New art exhibit in Anna Maria blends whimsical with 'different'

acastillo@bradenton.comApril 27, 2014 

ANNA MARIA -- Pops of color fill the insides of The Studio at Gulf and Pine. Wildly different scenes take place within each canvas -- from a raucous party with slanted martini glasses to mixed media portraits of the late actresses Greta Garbo and Jean Harlow.

The works of whimsical art collectively make up "Fernando: A World of Fun-Tasy," an exhibit which opened this past Thursday at the art facility, 10101 Gulf Drive in the city of Anna Maria. The artist behind the exhibit is Fernando Soler, a Cuban-born artist who resides in Whitfield Estates.

"I'm thrilled," said the 67-year-old about having 54 of his pieces shown at The Studio. "I want people to see what I do, because it is different."

Soler, who owns sign shop

"Sign Language of Sarasota," began his career as a sign painter's apprentice at 17. The years of paint strokes have helped him greatly in his current work, he said.

The artist spoke passionately about his art in a recent interview. Many times, he said he begins a painting he begins with an idea, which develops. And develops. And develops.

After a painting is completed, it is usually placed in a storage room until Soler is ready to retrieve it for another look. According to the artist, the individual pieces "talk."

And they're not decorative.

"A lot of people will buy a condo and want a decorative painting for a wall. My paintings are not decoration -- they are messages," he said. "A person has to fall in love with my paintings because they're not going to fit the drapes or the couch. My paintings are like people -- they all have a personality."

Tommy Fagen, co-manager of The Studio at Gulf and Pine, stared at one of Soler's paintings on Friday afternoon.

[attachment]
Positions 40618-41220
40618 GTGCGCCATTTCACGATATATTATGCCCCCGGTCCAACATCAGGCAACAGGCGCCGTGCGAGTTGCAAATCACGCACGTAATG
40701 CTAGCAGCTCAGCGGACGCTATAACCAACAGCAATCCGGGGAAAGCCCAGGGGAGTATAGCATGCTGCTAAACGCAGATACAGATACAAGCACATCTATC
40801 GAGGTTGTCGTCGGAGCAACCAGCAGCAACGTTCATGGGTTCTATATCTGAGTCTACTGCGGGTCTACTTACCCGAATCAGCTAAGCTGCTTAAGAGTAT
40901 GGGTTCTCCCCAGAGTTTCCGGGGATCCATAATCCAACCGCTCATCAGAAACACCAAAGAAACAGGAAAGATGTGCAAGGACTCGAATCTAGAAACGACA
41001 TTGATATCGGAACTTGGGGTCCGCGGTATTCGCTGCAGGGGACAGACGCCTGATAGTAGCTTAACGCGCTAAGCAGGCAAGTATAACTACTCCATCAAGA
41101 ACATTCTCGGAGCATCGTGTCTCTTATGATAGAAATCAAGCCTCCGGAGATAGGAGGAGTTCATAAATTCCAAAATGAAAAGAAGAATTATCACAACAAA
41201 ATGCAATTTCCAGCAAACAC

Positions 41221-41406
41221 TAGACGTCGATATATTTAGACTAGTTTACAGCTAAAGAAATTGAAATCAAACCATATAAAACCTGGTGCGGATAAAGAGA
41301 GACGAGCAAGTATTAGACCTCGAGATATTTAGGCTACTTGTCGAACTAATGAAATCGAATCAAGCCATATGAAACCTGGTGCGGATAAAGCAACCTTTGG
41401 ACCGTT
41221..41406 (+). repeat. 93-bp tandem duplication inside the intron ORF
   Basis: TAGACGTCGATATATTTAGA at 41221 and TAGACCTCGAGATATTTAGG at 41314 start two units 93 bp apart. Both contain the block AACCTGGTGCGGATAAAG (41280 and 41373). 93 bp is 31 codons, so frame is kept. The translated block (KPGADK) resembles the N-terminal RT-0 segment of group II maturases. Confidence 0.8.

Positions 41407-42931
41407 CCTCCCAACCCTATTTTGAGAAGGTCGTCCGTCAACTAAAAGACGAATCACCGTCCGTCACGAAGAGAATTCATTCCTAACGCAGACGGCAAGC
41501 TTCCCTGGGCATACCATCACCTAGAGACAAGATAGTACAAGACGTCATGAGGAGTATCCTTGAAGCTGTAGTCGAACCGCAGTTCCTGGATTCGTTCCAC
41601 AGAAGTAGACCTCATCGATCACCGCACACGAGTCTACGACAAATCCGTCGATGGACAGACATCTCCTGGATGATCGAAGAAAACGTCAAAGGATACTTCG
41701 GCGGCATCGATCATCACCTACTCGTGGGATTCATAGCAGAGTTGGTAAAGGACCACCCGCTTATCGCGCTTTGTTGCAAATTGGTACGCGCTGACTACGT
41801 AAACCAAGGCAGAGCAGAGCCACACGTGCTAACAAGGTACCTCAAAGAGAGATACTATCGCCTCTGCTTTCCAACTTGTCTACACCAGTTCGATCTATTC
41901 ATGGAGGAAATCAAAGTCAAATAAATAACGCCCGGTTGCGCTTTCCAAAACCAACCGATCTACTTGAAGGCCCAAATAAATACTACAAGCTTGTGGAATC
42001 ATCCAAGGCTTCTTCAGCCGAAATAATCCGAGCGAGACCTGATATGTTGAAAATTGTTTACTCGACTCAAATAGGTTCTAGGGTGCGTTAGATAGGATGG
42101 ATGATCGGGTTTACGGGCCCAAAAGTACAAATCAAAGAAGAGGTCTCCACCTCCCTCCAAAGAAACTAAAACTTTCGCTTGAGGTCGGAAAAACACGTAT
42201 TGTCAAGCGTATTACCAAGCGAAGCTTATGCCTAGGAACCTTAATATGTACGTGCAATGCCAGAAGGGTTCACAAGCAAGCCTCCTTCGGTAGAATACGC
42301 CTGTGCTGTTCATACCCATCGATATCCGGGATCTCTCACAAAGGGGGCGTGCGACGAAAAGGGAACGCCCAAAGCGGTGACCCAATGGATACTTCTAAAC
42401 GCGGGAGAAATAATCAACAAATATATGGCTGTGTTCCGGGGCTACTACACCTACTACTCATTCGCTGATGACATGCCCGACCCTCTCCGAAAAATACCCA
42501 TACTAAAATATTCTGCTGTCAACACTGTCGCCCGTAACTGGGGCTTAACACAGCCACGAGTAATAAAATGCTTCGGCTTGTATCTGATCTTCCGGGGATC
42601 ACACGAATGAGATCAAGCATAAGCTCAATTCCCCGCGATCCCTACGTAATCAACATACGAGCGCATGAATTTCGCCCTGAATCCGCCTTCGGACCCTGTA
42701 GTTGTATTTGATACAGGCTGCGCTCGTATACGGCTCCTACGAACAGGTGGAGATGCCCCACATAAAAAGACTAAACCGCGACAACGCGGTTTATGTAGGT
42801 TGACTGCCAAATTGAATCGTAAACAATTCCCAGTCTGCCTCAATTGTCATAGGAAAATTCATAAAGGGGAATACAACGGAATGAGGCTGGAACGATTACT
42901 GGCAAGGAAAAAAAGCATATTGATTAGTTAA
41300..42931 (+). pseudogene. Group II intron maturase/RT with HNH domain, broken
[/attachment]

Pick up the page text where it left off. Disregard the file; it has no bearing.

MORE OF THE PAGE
"His artwork has really stuck out to me," said Fagen, who met Soler when the artist swung by the venue for another exhibit. "Every one of his paintings that you look at, it has so much fun. That's what he's about."

In one painting, a cock-eyed golden retriever dances with his female counterpart. Titled "I love disco," the mustard-colored dog depicted is actually one of Soler's longtime friends, caricature artist Michael Wory.

"I watched him dance at Marina Jacks one night. He's older than me, and he's up there dancing like a maniac!" Soler said with a laugh. "I thought, 'Man, I gotta do a painting of this guy.' "

Another piece titled "Heart Breakers" features four women -- a redhead, brunette, and two blondes. Each has a distinct look. The redhead, dressed in a short patterned top bearing her midriff, is posed with her left hand on her hip. A sparkly tiara sits on the head of one of the blondes. The brunette in the back stares into the distance with a serious look on her face.

After he was done, Soler said he realized he had just painted his four ex-wives.

"Artists ... we get married a lot. We live life," he said. "They are beautiful, crazy women that I've been married to, and it just came out in a painting."

Despite having four failed marriages, Soler feels great.

"Everything has good and bad -- and everything has its time," he said. "I've always enjoyed wherever I was at the time. I have fond memories of all these women."

As a whole, Soler said there's a lot of humor in the "Fun-Tasy" exhibit.

"Every painting has something funny going on, because I'm a humorous kind of guy. You know Cubans, they like to have fun," he said. "It's all about fun."

Furthermore, Soler said there isn't enough humor these days.

"There's a lot of problems in the world. I don't want that. I don't want doom and gloom," he said. "I want to cheer people up. I want them to have a good time when they see my work. ... I want them to leave happy."

Soler's "Fun-Tasy" exhibit runs through May 29. The opening reception takes place at 6 p.m. May 2 at The Studio at Gulf and Pine. For more information, visit

Amaris Castillo, Law Enforcement/Island Reporter, can be reached at 941-745-7051. You can follow her on Twitter @AmarisCastillo.

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